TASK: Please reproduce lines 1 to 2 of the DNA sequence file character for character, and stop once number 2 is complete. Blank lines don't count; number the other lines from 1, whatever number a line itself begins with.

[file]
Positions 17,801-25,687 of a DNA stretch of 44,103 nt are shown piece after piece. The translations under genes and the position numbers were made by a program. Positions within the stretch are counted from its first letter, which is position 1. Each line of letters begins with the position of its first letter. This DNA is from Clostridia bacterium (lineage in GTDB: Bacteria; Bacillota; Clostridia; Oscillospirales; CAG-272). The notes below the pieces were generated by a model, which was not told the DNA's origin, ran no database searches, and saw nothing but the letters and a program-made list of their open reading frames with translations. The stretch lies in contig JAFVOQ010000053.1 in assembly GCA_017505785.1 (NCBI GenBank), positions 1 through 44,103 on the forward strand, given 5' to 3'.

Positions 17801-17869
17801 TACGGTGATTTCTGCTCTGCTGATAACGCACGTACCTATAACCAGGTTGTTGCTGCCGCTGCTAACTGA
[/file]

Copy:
Positions 17,801-25,687 of a DNA stretch of 44,103 nt are shown piece after piece. The translations under genes and the position numbers were made by a program. Positions within the stretch are counted from its first letter, which is position 1. Each line of letters begins with the position of its first letter. This DNA is from Clostridia bacterium (lineage in GTDB: Bacteria; Bacillota; Clostridia; Oscillospirales; CAG-272). The notes below the pieces were generated by a model, which was not told the DNA's origin, ran no database searches, and saw nothing but the letters and a program-made list of their open reading frames with translations. The stretch lies in contig JAFVOQ010000053.1 in assembly GCA_017505785.1 (NCBI GenBank), positions 1 through 44,103 on the forward strand, given 5' to 3'.

Positions 17801-17869